What Are Zeppole Di San Giuseppe And When Do You Eat Them?

Sure, everybody knows all about St. Patrick: He drove the snakes out of Ireland, patron saint of that now snake-free country, you celebrate his name day by pinching leprechauns and eating green eggs and ham — or something like that. Did you know, however, that there's yet another saint's day in March, a saint who should arguably be even more of a big deal? St. Joseph, whose feast day is March 19, is not only the patron saint of a much bigger country (according to NationMaster, Italy has 61.48 million people to Ireland's 4.78 million), but was, hello, Jesus' stepdad, not some kind of medieval Orkin man.

Oh, and there's one more reason why St. Joseph's day makes for a much better holiday than does its Irish counterpart — the food! If there's one dish that's universally associated with the St. Patrick's Day, at least here in the U.S., that would be corned beef and cabbage. This involves boiled cabbage, something that requires copious amounts of green beer to wash down (and has some rather unpleasant olfactory aftereffects, as well). St. Joseph, on the other hand, is properly fêted with delicious Italian pastries called zeppole di San Giuseppe.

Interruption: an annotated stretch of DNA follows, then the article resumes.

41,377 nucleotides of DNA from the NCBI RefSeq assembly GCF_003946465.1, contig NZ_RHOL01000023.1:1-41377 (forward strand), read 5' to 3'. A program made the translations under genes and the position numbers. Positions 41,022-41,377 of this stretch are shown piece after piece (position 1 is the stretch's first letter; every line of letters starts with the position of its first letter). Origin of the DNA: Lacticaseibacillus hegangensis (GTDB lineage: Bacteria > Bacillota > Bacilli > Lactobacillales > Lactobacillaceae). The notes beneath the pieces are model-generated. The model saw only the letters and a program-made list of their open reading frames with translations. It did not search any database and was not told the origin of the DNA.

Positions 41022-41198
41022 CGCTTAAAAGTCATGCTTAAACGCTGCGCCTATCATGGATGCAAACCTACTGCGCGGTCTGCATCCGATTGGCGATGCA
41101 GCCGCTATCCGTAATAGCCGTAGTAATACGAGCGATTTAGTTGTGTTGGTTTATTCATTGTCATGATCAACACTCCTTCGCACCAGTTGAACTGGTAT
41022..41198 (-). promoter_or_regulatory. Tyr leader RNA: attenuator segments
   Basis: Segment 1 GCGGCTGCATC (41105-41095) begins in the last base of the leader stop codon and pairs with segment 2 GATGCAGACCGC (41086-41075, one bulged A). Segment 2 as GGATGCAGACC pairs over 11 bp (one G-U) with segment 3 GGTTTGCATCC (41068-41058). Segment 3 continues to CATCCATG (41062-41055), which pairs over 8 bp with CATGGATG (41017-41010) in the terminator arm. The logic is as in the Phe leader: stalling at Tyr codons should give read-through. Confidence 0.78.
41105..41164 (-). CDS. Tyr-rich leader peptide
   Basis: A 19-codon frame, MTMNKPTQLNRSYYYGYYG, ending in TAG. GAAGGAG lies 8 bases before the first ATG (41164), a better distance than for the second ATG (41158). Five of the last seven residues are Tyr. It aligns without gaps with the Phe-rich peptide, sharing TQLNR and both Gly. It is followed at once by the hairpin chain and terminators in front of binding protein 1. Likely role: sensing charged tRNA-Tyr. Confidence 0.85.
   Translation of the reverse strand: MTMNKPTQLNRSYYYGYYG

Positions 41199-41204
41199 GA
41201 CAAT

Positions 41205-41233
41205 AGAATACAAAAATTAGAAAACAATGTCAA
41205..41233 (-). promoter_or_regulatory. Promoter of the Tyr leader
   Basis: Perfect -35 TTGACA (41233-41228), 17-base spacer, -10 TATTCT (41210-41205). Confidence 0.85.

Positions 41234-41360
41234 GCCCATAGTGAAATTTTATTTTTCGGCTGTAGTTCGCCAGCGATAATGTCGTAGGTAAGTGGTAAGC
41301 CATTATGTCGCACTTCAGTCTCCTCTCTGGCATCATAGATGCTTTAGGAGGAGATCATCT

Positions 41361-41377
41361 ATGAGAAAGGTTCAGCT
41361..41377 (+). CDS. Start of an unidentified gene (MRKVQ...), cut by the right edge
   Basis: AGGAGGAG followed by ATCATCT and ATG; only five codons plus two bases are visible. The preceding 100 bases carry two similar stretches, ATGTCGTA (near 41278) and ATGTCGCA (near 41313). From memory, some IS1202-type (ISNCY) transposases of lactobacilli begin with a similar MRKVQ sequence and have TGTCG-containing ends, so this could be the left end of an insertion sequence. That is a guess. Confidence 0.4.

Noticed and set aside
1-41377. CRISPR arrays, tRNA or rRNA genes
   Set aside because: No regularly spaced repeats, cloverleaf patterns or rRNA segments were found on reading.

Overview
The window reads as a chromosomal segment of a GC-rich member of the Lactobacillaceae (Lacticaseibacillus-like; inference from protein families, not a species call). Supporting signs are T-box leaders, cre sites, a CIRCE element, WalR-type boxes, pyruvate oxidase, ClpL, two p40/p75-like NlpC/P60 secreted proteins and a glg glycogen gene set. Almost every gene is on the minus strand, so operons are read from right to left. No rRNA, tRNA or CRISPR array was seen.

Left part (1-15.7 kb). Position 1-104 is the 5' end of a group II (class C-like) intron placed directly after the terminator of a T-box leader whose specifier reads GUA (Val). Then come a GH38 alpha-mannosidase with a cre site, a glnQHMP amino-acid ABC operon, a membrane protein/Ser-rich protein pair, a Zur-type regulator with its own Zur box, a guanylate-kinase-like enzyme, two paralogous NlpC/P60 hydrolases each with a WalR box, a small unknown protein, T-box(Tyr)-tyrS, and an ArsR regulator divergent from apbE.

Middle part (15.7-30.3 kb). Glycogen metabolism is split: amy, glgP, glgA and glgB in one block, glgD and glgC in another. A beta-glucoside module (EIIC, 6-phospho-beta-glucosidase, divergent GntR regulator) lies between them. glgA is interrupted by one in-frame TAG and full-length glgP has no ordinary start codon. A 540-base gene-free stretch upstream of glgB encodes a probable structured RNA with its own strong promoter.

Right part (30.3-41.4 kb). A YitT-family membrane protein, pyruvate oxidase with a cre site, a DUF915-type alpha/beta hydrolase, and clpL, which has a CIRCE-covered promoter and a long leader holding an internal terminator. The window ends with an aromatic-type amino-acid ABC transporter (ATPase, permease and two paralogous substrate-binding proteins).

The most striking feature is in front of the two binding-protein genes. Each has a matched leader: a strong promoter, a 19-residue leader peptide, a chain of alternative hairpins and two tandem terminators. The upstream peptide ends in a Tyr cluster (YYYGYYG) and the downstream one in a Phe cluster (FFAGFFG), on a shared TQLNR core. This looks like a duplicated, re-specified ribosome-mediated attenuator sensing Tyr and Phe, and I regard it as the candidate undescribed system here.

Why zeppole are associated with St. Joseph

St. Joseph, or San Giuseppe in Italian, was — fun fact (or legend, at any rate) — the original Fred the Baker! No, seriously, one story about St. Joe has it that after the flight into Egypt, it was "time to make the donuts" so he could support his family. According to NonnaBox, the donuts produced by this carpenter-turned-confectioner were a huge hit with even the hard-to-please Romans, so today he is remembered with a donut-like pastry bearing his name.

The zeppole made in St. Joseph's honor, however, are more like cream puffs than any donut sold by Dunkin'. They are made with choux (a type of puff) pastry and baked or deep-fried, then stuffed with a sweet, creamy filling. While the NonnaBox recipe calls for pastry cream, Milwaukee's Peter Sciortino Bakery offers them with either a custard filling or one made of sweetened ricotta, similar to that used in cannoli.

The final cherry on top with these zeppole is just that — a maraschino or candied cherry, either sweet or sour. While the cherry may be there simply for decorative purposes, it could possibly be a reference to the medieval myth/Christmas carol where Joseph, pre-nativity, gets punked by a cherry tree. It seems he must have made his peace with that feisty fruit, however, which is a good thing since zeppole di San Giuseppe wouldn't look quite so pretty without them.